(Bloomberg) -- For months, the Middle Eastern oil market has been among the tightest in the world as regional exporters support Asia’s recovering demand. This week, OPEC+’s surprise output cuts made it even stronger.
Key markers in the Dubai crude market — the benchmark for Middle Eastern grades — leapt higher after the Saudi-led decision. The most active timespread for Dubai swaps jumped to above $1 a barrel in backwardation, according to data from PVM Oil Associates Ltd, outperforming the Brent curve.
While OPEC+’s production cuts will take effect only next month, Dubai’s strength reflects expectations that the reductions will strengthen an already-robust market for Middle Eastern supplies. Saudi Arabia, Iraq, the UAE and Kuwait pledged to cut a combined 980,000 barrels a day of output, with generally heavier and more sulfurous crude as the bulk of their production.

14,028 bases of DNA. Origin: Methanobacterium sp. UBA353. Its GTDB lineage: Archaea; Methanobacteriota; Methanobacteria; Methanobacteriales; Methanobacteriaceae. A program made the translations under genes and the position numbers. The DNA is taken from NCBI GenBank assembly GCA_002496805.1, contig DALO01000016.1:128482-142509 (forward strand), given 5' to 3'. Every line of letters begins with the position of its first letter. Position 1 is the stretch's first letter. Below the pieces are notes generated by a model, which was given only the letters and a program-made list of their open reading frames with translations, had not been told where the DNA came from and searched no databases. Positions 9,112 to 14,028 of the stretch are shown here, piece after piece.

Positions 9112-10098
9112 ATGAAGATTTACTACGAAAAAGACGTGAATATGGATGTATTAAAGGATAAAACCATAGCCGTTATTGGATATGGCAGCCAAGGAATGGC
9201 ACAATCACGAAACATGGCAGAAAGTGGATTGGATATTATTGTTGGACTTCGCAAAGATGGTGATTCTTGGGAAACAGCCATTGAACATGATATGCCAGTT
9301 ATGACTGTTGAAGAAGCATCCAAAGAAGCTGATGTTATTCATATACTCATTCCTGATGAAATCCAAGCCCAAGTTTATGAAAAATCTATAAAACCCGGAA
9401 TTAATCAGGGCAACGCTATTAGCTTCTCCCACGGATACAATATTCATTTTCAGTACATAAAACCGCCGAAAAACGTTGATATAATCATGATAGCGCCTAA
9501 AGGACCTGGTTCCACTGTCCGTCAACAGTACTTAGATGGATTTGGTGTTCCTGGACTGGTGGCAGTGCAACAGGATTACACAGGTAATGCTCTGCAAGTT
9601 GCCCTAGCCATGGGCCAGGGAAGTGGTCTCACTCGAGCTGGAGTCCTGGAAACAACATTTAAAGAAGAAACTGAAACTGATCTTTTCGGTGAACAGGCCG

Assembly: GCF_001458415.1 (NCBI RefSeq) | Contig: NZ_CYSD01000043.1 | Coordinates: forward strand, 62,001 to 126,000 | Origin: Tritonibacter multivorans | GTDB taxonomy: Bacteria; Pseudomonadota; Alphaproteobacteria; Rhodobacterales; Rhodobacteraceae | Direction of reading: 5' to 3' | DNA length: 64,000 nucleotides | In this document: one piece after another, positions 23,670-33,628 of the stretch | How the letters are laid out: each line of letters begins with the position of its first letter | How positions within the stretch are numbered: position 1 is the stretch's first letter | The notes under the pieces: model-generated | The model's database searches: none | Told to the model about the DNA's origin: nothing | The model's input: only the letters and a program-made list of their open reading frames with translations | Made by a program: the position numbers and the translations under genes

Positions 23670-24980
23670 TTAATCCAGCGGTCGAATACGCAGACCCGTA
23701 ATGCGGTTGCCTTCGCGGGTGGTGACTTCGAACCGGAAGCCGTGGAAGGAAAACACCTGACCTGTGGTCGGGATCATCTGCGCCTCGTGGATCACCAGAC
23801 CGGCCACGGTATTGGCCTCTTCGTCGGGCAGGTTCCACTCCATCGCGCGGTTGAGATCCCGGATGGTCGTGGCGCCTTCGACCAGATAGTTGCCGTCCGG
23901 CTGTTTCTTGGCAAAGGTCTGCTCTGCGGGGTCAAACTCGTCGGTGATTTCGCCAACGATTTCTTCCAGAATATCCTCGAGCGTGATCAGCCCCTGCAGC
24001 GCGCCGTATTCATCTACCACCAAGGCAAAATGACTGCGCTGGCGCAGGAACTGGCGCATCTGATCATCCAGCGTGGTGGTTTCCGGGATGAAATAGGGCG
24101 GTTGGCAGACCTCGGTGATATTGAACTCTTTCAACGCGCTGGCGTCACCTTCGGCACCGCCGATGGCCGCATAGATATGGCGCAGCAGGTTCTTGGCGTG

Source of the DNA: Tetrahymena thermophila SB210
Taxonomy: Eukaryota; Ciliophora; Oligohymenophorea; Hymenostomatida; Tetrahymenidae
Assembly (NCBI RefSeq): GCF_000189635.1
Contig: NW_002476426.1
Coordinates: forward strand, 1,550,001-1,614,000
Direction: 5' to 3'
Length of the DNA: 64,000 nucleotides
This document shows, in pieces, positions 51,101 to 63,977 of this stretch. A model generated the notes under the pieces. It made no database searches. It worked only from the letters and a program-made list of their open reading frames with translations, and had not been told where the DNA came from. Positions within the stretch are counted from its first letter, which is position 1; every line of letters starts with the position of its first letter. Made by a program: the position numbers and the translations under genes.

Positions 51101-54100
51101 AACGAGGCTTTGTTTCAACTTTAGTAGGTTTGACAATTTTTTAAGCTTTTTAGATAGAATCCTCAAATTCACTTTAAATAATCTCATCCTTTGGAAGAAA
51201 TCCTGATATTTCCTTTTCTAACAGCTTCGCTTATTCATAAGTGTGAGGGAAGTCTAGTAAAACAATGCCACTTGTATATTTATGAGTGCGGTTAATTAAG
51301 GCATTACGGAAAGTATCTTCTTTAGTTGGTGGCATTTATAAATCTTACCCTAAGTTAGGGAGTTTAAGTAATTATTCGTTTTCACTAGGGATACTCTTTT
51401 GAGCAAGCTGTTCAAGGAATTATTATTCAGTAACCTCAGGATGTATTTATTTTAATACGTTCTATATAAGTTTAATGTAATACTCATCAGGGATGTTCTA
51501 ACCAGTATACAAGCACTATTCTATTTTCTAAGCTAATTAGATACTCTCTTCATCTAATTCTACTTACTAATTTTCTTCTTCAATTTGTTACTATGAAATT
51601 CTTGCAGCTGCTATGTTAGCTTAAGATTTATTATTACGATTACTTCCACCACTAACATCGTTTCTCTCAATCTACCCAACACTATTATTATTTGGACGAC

That’s likely to lift the relative value of Dubai crude — which is both a proxy for Middle Eastern oil markets as well as medium-sour oil varieties — against global benchmarks such as Brent even further, a shot in arm for long-haul cargo flows from the Atlantic Basin and Americas into Asia.
Even prior to the OPEC+ cuts, traders were already bullish on Dubai versus other crudes, as red-hot Chinese demand hoovers up the region’s supplies and lackluster European consumption weighs on Brent.
“Given the bulk of the cuts stem from medium and heavy Middle Eastern producers, we would not be surprised to see Dubai trade at a premium to Brent in the coming months, particularly as China looks to ramp imports,” RBC analysts including Mike Tran and Helima Croft wrote in a report.
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